SACRAMENTO, Calif. (KFSN) -- California Gov. Gavin Newsom warned Wednesday it will "defeat the point" of letting some counties reopen more quickly than the state if they start attracting visitors from other areas with more restrictive measures still in place.
"This is the big challenge: You open up in a dense, urban environment right next door to a community that's not open, people start rushing into that dense urban environment and coming back into their community," he said. "That's why we want a regional focus."
The state has approved reopening plans for 18 counties as of Wednesday. They may move ahead more quickly than the state in reopening businesses during the second of Newsom's four-stage plan for rolling back the stay-at-home order he imposed on March 19.
RELATED: Mariposa County given approval to move further into phase 2 of re-opening
The list included Mariposa County, which is the only Central California county to have met the state's requirements.
Counties that meet the standards can do things such as allow customers in stores and diners in restaurants. Churches, hair and nail salons, gyms and concert venues must remain closed for now.
Many businesses in Mariposa County are looking forward to welcoming customers back into their buildings for the first time in several weeks.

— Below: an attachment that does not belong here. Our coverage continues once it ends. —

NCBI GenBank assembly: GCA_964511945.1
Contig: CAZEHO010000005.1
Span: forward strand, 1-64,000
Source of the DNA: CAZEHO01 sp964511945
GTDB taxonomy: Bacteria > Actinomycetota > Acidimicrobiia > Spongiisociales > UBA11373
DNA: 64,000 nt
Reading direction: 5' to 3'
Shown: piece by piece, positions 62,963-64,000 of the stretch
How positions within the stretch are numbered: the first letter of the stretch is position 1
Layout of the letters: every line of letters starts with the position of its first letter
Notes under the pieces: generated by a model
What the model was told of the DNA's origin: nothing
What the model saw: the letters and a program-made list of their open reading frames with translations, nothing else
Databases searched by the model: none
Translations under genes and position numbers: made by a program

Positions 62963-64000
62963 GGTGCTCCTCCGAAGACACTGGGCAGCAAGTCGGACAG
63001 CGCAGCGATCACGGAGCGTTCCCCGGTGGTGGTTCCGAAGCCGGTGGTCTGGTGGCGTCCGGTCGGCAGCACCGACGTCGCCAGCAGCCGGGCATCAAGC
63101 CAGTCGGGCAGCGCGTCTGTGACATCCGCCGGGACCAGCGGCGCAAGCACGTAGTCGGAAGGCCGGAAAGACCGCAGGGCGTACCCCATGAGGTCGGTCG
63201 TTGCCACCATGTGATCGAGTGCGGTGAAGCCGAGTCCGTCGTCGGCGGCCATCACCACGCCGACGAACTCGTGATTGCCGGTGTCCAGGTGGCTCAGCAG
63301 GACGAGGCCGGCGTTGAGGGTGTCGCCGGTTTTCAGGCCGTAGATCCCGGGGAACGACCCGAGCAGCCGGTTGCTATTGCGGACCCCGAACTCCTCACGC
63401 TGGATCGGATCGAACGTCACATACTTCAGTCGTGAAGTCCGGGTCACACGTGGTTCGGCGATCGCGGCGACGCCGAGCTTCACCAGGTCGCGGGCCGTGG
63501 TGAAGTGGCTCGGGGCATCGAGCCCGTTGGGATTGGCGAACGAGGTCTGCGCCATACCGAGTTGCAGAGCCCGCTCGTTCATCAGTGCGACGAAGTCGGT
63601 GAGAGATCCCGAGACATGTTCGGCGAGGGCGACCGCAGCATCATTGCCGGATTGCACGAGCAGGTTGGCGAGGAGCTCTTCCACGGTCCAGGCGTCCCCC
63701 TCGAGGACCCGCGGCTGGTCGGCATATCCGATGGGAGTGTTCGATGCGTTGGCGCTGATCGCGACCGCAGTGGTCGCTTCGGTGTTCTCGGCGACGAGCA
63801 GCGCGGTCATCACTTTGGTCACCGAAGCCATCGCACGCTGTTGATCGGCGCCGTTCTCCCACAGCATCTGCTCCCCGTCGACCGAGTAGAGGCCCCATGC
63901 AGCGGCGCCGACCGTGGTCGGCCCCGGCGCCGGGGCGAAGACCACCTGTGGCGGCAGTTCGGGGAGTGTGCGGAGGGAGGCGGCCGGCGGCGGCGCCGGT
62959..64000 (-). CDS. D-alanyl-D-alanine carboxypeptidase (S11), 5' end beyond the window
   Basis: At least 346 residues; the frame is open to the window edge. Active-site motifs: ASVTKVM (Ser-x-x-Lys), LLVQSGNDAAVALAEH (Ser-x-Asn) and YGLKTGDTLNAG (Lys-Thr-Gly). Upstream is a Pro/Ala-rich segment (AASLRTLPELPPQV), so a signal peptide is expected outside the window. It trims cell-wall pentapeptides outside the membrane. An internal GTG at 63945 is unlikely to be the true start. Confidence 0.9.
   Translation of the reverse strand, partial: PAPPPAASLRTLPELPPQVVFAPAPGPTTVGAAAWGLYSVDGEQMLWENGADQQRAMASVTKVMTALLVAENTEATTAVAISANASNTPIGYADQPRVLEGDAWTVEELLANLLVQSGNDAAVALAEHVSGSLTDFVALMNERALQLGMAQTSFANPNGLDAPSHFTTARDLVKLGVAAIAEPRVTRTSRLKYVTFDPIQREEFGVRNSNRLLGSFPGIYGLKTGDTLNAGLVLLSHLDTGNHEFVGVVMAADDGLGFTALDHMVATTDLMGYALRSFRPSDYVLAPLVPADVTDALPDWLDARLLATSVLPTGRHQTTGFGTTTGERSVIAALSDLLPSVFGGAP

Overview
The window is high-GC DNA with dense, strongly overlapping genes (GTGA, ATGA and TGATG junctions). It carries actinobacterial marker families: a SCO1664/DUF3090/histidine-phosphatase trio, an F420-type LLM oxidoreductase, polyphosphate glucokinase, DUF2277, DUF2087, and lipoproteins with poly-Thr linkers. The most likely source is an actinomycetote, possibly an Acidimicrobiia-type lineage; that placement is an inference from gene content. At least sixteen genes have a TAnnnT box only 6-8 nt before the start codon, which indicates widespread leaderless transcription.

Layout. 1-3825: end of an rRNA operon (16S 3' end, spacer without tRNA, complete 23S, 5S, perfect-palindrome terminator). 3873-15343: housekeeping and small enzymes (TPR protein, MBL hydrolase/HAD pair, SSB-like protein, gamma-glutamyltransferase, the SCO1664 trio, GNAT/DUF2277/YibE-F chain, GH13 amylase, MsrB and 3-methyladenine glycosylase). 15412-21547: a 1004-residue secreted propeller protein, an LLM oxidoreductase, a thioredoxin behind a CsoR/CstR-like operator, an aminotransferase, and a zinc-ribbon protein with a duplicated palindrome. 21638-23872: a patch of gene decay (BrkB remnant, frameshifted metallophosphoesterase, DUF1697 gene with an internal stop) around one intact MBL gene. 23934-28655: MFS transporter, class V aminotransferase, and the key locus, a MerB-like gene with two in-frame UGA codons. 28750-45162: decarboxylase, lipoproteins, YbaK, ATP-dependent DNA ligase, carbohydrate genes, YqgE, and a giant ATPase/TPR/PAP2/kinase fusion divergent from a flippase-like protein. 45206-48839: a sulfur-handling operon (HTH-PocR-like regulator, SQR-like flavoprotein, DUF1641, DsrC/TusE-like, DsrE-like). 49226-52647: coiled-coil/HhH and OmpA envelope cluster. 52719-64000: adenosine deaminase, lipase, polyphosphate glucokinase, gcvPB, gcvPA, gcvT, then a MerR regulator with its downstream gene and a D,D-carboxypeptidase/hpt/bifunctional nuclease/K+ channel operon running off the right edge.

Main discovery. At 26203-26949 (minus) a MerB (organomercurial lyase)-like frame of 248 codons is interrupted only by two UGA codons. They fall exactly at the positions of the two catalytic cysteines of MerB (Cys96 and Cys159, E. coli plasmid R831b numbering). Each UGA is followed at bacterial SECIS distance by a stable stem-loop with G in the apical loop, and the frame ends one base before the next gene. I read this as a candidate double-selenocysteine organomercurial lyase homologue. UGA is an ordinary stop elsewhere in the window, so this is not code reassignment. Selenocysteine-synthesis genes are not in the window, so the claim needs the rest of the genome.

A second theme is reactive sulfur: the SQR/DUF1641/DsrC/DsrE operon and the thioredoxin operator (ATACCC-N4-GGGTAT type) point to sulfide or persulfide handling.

In Southern California, four of the state's five most populated counties - San Diego, Orange, Riverside and San Bernardino - want to move more quickly than the state but can't meet all the requirements, most notably the zero deaths mandate. They sent a letter to Newsom asking for a meeting to discuss their situations.
Under Newsom's reopening plan, the state controls when counties move faster than the state while counties are able to control if they want to go more slowly. That is what has happened with the six counties in the San Francisco Bay Area, which imposed their stay-at-home orders three days before Newsom and have been slower to relax it.
RELATED: 18 counties in California given green light to reopen schools, restaurants and malls
Los Angeles County, home to a quarter of California's nearly 40 million residents but more than half the state's more than 2,900 virus deaths, also is moving more cautiously. It reopened its beaches Wednesday, even as officials said their stay-at-home order will be in place for months.
It was no usual day at the beach. They are open only for "active recreation" such as walking, swimming and surfing. Sunbathing, picnicking, volleyball and other group sports are still banned. People who don't know each other must stay well apart, and everyone is supposed to wear masks when they're out of the water.
RELATED: Gov. Newsom details rules for businesses opening in California
The state's patchwork of rules are reflective of its size and the reality the virus has not spread uniformly.
The Associated Press contributed to this report.
Editor's Note: The video above is from a previous broadcast.
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